Just minutes ago at the airport, I opted out of the full body scan, as I always do. During the full-body pat down, I remained cheerful and friendly (again, as I always do). But something happened today that I've never before experienced:

TSA agent Charles (I won't give his last name, as I don't want to cause any kind of punishment or retribution), asked me why I chose to opt out. I gave him my usual answer, that I'm one of those misty-eyed constitutionalists... One of those crazy folk who believe that if we're going to have a highly-intrusive search, it should be awkward for both of us.

"Oh, but you're thinking of those older scanners, that showed the whole naked body. These are totally different; they just show a yellow square."

This gave me pause, because my position is more nuanced: understand, I'll dance completely naked through the TSA checkpoint on a dare. I could care less about people seeing my naughty bits. It's the fact that the fourth amendment states, unequivocally:

"The right of the people to be secure in their persons, houses, papers, and effects, against unreasonable searches and seizures, shall not be violated, and no Warrants shall issue, but upon probable cause, supported by Oath or affirmation, and particularly describing the place to be searched, and the persons or things to be seized."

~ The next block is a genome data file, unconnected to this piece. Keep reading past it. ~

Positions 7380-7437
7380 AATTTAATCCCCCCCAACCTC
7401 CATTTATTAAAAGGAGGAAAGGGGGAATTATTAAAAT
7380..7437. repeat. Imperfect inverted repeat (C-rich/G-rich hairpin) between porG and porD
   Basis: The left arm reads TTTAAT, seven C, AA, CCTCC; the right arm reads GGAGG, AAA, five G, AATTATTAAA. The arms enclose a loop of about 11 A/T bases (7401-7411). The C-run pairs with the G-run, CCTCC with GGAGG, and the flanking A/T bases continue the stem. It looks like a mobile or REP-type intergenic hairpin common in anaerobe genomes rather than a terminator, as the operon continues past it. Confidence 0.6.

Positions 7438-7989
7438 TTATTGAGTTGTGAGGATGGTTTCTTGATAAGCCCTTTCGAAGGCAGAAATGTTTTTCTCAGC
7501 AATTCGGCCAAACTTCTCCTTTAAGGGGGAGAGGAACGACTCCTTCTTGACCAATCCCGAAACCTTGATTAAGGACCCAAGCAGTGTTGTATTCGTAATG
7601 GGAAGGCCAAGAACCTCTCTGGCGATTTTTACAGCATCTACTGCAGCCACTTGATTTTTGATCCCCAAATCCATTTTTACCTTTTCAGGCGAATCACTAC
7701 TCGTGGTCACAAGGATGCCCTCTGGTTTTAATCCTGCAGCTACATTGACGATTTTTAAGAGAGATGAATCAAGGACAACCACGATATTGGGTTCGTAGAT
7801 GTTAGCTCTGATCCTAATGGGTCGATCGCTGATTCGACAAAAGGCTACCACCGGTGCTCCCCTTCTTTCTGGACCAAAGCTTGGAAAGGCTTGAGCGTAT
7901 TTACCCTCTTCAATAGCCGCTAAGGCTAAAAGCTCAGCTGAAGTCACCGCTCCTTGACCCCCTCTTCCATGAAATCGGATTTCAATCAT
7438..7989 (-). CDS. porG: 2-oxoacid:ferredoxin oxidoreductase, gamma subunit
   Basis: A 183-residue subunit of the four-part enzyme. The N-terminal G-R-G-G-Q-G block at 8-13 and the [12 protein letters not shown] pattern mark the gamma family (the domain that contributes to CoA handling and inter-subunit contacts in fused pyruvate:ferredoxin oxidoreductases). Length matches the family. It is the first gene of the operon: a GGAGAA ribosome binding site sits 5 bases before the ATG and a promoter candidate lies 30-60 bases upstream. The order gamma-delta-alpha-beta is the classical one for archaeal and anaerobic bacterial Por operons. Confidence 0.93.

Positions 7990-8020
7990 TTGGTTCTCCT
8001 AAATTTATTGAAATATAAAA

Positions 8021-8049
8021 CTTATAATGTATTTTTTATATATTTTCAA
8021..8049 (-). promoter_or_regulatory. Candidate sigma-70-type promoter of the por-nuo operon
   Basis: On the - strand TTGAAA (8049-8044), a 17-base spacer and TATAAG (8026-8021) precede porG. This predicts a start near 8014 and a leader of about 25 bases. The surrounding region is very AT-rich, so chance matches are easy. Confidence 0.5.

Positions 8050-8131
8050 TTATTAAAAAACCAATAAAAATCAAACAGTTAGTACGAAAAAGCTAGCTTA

It means that unless you're under suspicion for a specific crime, the government has no business checking through your stuff. None at all. Your business is your own. It doesn't matter if you're in line at the bank, at Taco Bell, or at the airport, the government only has the right to search you if they specifically suspect you of being involved in a crime. This was so important to the founders, they wrote it into the constitution... right alongside the right to speak your mind freely and protect your family with a weapon.

I hate the normalization of these intrusive searches. And I hate the scanners even more: They're a magic trick. A way to make something highly intrusive and unconstitutional feel completely civilized and normal. And me, refusing to play their silly game is my little quiet protest against it.

I did my best to explain my position, and was shocked by his response: with the friendliest of tones, he patiently explained to me:

"Well, if you ask me, it's about time the constitution was re-written. That was hundreds of years ago."

...There was not a hint of hostility in his voice, and not a sliver of malice. It was as obvious as pointing out that they sky is up and the ground is down. And if he is this comfortable sharing this opinion with his hand down my pants, I have no doubt it's a popular sentiment among his co-workers.
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